Taiwanese students join protests in Copenhagen

Monday, 14 December 2009 08:09 Taipei Times
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About 30 Taiwanese university students joined thousands of protesters on the streets of Copenhagen, Denmark, on Saturday to demand that world leaders take stronger action to fight climate change.

Some of the Taiwanese were dressed as the endangered Formosan black bear, while others wore cardboard cutouts depicting Taipei 101 with a ring-shaped life preserver to show that Taiwan is under threat of rising sea levels.

Chen Yi-chin (陳毅瑾), a National Taiwan University student, said the group wanted to express Taiwan’s concern about global warming and climate change and its willingness to help resolve the crisis while the UN Framework Convention on Climate Change (UNFCCC) is being held in Copenhagen.

National Chung Hsing University student Chen Kuan-wei (陳冠煒), clad in a Formosan black bear costume on Saturday, said he was proud to shout the name “Taiwan” at an international airport and bring the symbol of Taiwan’s wildlife conservation efforts to Copenhagen.

Taiwan cannot participate officially in the talks because it is neither a member of the UN nor a signatory nation of the UNFCCC.

Cheng Yuan-ching, a Government Information Office official posted in Denmark, wrote a letter to the editor of the Jyllands-Posten — Denmark’s largest newspaper — that was published on Saturday.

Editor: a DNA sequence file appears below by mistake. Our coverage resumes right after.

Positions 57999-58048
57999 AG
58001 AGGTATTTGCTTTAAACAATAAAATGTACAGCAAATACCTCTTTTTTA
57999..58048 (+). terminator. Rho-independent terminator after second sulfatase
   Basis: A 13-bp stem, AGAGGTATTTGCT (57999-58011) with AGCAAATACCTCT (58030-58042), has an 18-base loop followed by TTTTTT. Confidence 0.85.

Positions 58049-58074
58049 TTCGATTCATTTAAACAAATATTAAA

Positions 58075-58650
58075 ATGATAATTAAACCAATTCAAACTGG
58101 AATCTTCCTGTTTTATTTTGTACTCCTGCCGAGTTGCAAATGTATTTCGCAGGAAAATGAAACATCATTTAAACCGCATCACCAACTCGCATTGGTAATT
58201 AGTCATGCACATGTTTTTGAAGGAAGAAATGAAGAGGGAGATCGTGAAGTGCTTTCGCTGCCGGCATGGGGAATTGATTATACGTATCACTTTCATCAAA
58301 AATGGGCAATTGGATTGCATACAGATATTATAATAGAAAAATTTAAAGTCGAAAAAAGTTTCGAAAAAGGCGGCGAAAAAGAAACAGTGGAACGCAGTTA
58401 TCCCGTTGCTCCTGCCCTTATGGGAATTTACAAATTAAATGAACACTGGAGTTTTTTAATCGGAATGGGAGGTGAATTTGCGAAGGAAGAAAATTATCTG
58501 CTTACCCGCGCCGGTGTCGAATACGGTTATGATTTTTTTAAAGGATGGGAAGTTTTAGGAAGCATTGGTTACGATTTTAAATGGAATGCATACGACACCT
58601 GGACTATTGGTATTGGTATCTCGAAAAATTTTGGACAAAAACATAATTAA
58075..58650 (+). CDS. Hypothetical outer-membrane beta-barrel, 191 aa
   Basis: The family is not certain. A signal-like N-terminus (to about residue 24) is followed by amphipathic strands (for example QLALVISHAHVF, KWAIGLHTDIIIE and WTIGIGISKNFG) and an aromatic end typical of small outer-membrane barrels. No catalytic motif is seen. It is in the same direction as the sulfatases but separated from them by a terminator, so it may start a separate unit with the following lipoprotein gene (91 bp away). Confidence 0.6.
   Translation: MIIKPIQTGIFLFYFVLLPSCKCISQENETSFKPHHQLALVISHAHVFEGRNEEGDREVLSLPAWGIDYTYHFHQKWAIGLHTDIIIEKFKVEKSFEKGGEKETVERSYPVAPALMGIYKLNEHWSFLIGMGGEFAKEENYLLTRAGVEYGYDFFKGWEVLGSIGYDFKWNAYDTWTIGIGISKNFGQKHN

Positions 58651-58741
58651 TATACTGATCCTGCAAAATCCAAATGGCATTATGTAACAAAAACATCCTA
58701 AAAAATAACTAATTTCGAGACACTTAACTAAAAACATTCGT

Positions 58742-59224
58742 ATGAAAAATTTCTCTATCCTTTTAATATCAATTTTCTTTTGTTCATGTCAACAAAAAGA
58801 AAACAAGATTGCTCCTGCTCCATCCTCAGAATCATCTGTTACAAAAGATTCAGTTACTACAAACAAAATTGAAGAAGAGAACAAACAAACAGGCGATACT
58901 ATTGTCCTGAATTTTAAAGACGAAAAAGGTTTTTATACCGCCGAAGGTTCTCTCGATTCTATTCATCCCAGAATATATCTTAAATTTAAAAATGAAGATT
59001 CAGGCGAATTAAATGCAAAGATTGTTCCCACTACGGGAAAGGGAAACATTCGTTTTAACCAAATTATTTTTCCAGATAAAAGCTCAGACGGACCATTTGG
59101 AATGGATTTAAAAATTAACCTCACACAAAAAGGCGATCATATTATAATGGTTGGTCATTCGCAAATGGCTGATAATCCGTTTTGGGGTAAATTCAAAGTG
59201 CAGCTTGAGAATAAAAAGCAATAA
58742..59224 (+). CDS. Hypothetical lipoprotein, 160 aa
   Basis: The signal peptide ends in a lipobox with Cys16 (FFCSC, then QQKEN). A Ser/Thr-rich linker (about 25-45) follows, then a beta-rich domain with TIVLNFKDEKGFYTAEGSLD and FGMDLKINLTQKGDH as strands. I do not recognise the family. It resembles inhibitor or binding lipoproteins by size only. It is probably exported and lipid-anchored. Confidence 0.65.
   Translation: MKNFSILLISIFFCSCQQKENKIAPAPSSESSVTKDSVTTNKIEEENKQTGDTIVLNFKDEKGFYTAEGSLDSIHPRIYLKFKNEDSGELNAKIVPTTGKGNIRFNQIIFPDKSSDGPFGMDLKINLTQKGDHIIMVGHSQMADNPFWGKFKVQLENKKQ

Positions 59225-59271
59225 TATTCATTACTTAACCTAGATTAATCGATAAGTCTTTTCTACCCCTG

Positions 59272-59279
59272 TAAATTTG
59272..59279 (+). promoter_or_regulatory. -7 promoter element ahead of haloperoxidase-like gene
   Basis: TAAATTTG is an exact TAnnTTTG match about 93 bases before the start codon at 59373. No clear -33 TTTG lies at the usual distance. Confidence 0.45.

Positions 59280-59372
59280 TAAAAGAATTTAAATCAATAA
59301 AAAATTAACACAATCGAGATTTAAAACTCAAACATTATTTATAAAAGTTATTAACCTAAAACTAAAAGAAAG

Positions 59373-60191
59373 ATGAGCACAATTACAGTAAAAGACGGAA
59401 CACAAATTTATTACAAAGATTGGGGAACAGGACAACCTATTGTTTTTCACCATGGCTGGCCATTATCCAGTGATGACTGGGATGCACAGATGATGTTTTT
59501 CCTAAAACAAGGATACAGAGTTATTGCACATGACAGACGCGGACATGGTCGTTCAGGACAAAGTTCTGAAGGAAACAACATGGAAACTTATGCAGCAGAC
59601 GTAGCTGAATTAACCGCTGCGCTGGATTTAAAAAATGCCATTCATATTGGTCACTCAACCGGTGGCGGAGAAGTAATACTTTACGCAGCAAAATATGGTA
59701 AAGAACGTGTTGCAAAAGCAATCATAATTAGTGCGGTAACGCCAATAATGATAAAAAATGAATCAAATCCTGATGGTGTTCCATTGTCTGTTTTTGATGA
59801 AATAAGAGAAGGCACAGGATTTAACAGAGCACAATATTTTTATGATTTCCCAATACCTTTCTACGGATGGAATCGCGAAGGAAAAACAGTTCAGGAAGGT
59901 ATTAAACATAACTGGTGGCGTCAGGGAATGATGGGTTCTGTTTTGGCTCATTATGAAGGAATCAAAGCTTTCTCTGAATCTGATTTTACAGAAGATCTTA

Cheng wrote that although the UNFCCC conference was the most important climate conference in history, organizers excluded Taiwan despite their own goal of acknowledging that the global nature of climate change calls for the widest possible cooperation by all countries.

Even Taiwan’s Industrial Technology Research Institute, a non-governmental organization, was listed as being in China, Cheng wrote.

Taiwan’s inability to join a UN carbon emission quota allocation will hurt the competitiveness of Taiwan’s green technology industry and affect its development, he wrote.

Cheng said the organizers should have invited Taiwan to attend the UNFCCC meetings as an observer, adding that it could provide support that they cannot afford to ignore.

Meanwhile, National Taiwan University graduate student Lin Ting-chie said that when he chatted with people from other countries during the rally, he expressed the concerns of Taiwan’s students over global warming and told them that global warming is a public issue that stretches beyond boundaries.

The Taiwanese students have posted the minutes of the summit meetings and what they saw and heard online at blog.yam.com/tisecop15 to give the public a better understanding of the proceedings.

Source: Taipei Times 2009/12/14



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